CALVERT FIRE INS. CO. v. McCLINTIC

No. 3188.

267 S.W.2d 568 (1954)

CALVERT FIRE INS. CO. v. McCLINTIC.

Court of Civil Appeals of Texas, Waco.

Rehearing Denied May 6, 1954.


Attorney(s) appearing for the Case

Biggers, Baker, Lloyd & Carver, Dallas, for appellant.

Bradley & Geren, Groesbeck, for appellee.


McDONALD, Chief Justice.

Appellee, as plaintiff, sued appellant Insurance Company on an automobile collision policy. Appellee, in May 1952, purchased a new Packard four-door sedan for $3,306 and at the same time purchased a policy of insurance insuring against collision, from appellant. On 30 November 1952 the car was in a collision in McLennan County. Appellee, who resides in Limestone County, brought suit on the policy in Limestone County alleging that the car was worth $2,995 prior to the loss and $100 after the loss, and prayed judgment for the difference, less $100 deductible, as damages.

Appellant answered pleading a provision of the policy which permitted the Insurance Company to repair a damaged vehicle if it were repairable, and alleged that the cost of repairs to the car was $1,493 and tendered same; and in the alternative, that the car was worth $2,000 prior to the collision and $428 after the collision.

Trial was to the Court without a jury, which found the car to be worth $2,995 before the collision and $400 after the collision, and rendered judgment for appellee for $2,495 (the difference in value before and after the collision less $100 deductible). The Trial Court filed Findings of Fact and Conclusions of Law.

Appellant Insurance Company appeals to this Court upon 3 Points: (1) That there was no competent evidence to support the Trial Court's finding that the value of the car before loss in McLennan County was $2,995. (2) That there was no competent evidence to support the Trial Court's finding that the car could not be repaired. (3) That the Court erred in finding that the appellee was entitled to interest from the date of loss.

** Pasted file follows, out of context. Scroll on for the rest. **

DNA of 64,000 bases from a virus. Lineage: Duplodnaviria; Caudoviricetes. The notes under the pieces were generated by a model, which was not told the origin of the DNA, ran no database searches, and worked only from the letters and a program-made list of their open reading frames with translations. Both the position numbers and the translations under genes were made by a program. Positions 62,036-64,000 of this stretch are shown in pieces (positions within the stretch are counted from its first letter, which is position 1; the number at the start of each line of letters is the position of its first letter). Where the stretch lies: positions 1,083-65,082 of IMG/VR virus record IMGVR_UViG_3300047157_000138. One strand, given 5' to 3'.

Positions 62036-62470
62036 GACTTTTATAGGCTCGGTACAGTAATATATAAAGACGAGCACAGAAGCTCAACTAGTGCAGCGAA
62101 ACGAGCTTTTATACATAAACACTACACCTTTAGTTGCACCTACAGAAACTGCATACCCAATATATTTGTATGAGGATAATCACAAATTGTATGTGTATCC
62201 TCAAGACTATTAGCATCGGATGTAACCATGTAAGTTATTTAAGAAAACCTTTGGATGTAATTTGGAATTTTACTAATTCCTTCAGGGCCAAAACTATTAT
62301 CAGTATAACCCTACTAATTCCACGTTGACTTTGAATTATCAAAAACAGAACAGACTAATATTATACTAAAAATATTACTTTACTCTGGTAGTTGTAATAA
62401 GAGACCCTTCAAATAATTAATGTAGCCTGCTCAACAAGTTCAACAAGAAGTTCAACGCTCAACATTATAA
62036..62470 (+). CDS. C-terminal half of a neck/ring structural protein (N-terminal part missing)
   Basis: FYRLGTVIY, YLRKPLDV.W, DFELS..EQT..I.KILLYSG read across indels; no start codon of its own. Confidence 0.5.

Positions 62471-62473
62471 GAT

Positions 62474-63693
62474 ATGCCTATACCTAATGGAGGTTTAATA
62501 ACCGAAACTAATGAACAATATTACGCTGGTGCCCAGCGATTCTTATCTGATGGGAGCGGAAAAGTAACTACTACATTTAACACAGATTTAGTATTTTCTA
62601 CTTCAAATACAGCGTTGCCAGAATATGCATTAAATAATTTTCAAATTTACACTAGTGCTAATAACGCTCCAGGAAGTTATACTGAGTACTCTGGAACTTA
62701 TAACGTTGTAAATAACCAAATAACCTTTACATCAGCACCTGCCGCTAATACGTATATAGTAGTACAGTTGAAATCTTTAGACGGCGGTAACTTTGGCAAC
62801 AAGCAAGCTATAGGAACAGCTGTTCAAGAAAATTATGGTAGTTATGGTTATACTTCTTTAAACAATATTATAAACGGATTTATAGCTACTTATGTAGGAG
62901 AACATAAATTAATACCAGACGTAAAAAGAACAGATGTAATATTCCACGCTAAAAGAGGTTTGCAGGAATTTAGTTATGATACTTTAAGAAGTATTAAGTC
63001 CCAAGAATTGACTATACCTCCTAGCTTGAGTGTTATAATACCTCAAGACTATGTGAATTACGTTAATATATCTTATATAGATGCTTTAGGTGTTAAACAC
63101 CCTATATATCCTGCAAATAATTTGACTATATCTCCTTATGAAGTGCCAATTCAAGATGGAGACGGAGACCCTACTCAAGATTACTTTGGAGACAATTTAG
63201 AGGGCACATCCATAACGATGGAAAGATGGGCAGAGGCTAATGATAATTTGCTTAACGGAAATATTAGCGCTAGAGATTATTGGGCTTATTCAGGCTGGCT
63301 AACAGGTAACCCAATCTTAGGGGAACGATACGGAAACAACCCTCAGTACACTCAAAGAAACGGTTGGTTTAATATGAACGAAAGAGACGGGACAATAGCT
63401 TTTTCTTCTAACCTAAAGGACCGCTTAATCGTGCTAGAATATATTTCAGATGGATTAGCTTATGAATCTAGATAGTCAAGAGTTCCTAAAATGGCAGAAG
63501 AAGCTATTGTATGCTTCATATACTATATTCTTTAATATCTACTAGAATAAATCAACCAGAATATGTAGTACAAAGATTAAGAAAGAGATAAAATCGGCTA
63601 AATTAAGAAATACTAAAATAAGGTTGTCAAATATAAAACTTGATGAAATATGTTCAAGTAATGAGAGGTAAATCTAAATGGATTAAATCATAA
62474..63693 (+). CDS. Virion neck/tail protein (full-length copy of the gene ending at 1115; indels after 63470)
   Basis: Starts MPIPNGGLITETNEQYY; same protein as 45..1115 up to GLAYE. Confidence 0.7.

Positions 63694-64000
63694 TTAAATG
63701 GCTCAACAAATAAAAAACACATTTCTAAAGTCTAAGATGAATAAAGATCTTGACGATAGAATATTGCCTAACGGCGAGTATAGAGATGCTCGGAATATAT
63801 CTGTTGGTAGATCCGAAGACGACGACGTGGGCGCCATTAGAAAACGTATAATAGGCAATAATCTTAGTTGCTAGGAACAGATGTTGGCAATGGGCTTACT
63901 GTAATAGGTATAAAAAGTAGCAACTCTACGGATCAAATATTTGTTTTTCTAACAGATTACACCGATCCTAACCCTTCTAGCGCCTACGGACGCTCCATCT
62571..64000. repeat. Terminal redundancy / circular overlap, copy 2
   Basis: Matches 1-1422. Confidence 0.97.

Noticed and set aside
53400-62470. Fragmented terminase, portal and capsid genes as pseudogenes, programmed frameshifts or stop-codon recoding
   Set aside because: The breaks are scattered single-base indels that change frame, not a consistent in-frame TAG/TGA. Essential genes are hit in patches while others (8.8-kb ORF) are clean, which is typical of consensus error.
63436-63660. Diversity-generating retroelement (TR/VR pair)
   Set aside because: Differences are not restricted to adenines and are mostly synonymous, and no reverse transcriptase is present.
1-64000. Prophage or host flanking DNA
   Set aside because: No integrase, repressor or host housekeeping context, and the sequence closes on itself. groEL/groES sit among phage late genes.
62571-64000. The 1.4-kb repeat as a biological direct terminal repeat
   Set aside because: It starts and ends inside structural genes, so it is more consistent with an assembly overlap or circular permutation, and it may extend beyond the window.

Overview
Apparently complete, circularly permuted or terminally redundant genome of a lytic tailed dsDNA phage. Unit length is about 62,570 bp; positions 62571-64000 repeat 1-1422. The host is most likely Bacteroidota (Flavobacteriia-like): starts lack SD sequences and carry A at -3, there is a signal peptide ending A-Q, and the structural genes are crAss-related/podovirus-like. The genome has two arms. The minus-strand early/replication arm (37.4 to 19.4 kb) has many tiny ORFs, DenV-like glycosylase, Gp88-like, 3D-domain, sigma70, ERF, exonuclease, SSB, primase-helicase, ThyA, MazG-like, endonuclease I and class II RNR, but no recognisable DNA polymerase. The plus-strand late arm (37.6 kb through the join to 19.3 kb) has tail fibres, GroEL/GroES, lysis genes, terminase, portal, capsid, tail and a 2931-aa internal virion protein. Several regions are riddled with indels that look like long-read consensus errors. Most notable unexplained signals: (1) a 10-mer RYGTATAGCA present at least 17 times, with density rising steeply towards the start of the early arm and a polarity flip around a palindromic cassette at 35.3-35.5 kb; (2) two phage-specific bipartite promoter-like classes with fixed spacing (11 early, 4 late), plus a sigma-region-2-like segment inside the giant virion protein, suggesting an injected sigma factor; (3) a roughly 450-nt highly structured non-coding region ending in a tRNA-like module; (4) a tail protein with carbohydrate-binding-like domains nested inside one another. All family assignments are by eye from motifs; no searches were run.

In connection with appellant's 1st Point that there was no competent evidence to support the Trial Court's finding that the value of the car before loss in McLennan County was $2,995, it is contended that the proof offered concerned the value of the car in Limestone County and not in McLennan County, and that the testimony offered was incompetent because the witnesses were not qualified.

An examination of the record reveals that the car sold for $3,306 six months prior to the collision; and that at the time of collision it had only 16,000 miles on it. Appellee testified that he was acquainted with the value of new and comparatively used Packards and that the market value of his car before it was damaged was $2,895 to $3,000 around Waco. The witness Pelham testified he had been in the business of repairing automobiles for 28 years and that he kept up with the price of automobiles in this vicinity generally; that he had worked on appellee's car just prior to the collision and such car was in perfect shape on 30 November 1952; that the reasonable cash market value of appellees' automobile in Limestone and McLennan Counties prior to the wreck was around $2,900 to $3,000.